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Few would argue that a sound data analytics strategy is superfluous to success in today’s economy. It doesn’t matter what industry you are in or how digitally mature you are, the benefits of data-driven decision-making are clear. And you don’t need to operate a platform business model to dramatically improve cost efficiencies or drive new revenues. Nor do you need to undergo radical transformation in how data analytics drives decision-making across all your departments. 

In fact, we have seen that some of the most successful data projects have been achieved through incremental steps, with a focus on securing early wins that help introduce teams to a new way of working. 

Data champions are also more likely to: 

  • Overcome hurdles such as data siloes; 
  • Achieve the right balance of skills and expertise in their data teamsand 
  • Invest in adequate technology on an adapted infrastructure. 

This article will explore three key characteristics for ensuring business return on your data strategy. 

Successful data analytics programmes are characterized by top-down adoption and sound technological infrastructure 


These data champions are more likely to benefit from a top-down approach, with a management team that actively integrates data into its business strategy, consistently across all organisational activities. Top-down implementation is essential in ensuring smooth transition to new tools, in showcasing the benefits to teams and in securing enough investment in regular training sessions to achieve the desired results. 

While the digital infrastructure you invest in is by no means a solution in itself (no amount of technology investment will compensate for a well-run data management function), it certainly helps to identify your organisation’s biggest opportunities for delivering ROI with data projects. 

Often this begins with hiring a reliable third-party service provider or a business-savvy CTO who provides the experience necessary to differentiate between projects that require advanced artificial intelligence or machine learning, or those that need workflow-focused solutions.  

Data teams need talents in analysis, wrangling, structuring, communication and subject matter expertise 


Overcoming this challenge of business-oriented data projects is no mean feat. C-suite support is required to ensure comprehensive and company-wide cooperation to remove the threat of data siloes and to enable tangible measurement of data initiatives.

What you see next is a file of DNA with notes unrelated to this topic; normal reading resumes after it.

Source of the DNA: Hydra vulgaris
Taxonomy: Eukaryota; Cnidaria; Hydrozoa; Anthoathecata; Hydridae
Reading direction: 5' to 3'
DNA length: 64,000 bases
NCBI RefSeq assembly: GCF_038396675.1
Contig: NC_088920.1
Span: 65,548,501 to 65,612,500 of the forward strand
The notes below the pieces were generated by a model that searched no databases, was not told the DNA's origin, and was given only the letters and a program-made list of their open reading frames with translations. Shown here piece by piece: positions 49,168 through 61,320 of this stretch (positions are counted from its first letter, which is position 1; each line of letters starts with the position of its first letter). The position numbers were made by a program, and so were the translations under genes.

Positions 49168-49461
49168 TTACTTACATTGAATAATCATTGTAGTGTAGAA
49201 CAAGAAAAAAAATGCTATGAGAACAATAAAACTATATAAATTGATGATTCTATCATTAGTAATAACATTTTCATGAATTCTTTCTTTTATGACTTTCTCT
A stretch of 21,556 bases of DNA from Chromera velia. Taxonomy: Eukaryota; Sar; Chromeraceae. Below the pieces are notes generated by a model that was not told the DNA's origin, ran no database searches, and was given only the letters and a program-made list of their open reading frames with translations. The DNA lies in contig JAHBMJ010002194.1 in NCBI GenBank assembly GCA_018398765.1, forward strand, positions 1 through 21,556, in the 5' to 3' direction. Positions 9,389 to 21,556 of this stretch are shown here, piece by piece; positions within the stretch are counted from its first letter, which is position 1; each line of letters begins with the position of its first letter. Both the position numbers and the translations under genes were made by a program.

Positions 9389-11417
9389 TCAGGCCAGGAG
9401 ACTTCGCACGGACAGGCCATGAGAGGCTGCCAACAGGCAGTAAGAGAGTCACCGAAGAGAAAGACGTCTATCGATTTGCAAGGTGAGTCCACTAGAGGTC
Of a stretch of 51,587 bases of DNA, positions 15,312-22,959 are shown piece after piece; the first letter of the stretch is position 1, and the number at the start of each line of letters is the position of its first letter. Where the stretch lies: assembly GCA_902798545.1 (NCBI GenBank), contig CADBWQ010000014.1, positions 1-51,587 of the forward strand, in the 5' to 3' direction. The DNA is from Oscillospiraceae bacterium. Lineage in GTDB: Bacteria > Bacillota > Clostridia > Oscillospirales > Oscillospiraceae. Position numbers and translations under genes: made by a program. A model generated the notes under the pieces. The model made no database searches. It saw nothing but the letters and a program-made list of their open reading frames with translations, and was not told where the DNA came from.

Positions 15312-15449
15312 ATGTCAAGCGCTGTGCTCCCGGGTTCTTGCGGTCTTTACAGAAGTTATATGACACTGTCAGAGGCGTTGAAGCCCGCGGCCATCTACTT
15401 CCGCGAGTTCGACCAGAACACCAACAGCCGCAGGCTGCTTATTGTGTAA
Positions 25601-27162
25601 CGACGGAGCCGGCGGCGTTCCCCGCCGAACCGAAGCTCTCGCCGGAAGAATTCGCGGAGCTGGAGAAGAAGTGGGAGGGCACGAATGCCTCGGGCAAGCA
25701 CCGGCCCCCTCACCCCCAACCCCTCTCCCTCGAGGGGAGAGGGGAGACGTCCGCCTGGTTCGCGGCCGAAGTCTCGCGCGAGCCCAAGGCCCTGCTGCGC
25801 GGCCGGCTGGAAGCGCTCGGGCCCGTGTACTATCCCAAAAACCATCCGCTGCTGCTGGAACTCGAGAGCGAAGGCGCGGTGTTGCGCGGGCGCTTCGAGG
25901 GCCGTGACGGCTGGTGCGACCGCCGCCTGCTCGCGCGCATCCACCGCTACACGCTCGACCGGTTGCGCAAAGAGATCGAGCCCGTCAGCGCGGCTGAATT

At the team-level, employees need sufficient understanding of the data tools, processing, structuring and analysis required of them. Data projects also need employees with additional skills such as communication (for instance, in the form of data visualization) and subject matter expertise. This point is critical for data projects to be executed within the framework of a business goal and to generate value. 

Just like an internet user knows how to formulate his question on Google to get the results he wants, so too must data teams know how to formulate precise queries that are detailed enough to identify opportunities for improving business value. 

Data champions are adoption-focused 


Ask any seasoned analyst where most data programmes fail and they’ll likely respond with ‘at management level’. Too often, teams try and tackle challenges using data to solve problems, without regard to a higher business strategy. The C-Suite must be involved in driving the direction of the analytics programme to ensure that it directly supports commercial goals and provides insights that can be actioned by different departments. 

This is where the value of incremental improvements comes into play. Multiple small improvements which are made possible by data analytics can amount to significant savings and efficiencies. Our preferred strategy is an agile approach that identifies numerous small data projects: the modest investment each requires means companies can drop those which don’t generate profitable insight and focus on those which do. It’s also easier to integrate insights progressively to form a solid data culture in this way, as teams can directly see the benefits of the data programme. 

Just like digital transformation is not a goal in itself but rather a means to an end, data analytics must also be considered in light of a higher purpose. You can have the best data insights in the world but if your teams don’t adopt them consistently across your organisation, you won’t be getting the best value for your data analytics strategy. 

About the Author

After completing his training in M&A at Skadden Arps, Anastasios Papadopoulos founded Integrated Management Systems (IMS) in 2016 and played a key strategic role in positioning the company as one of the leading Digital Transformation Agencies in Hong Kong.

He brings with him his experience in M&A and Tech, and also founded IMS Digital Ventures: the innovation, incubation, and investment arm of IMS and Hong Kong’s first corporate venturing firm that launches and invests in disruptive businesses with Asia’s largest corporations.

Anastasios Papadopoulos read Law in France and in the UK and holds a Management degree from HEC Paris.

Connect with Anastasios Papadopoulos on LinkedIn.

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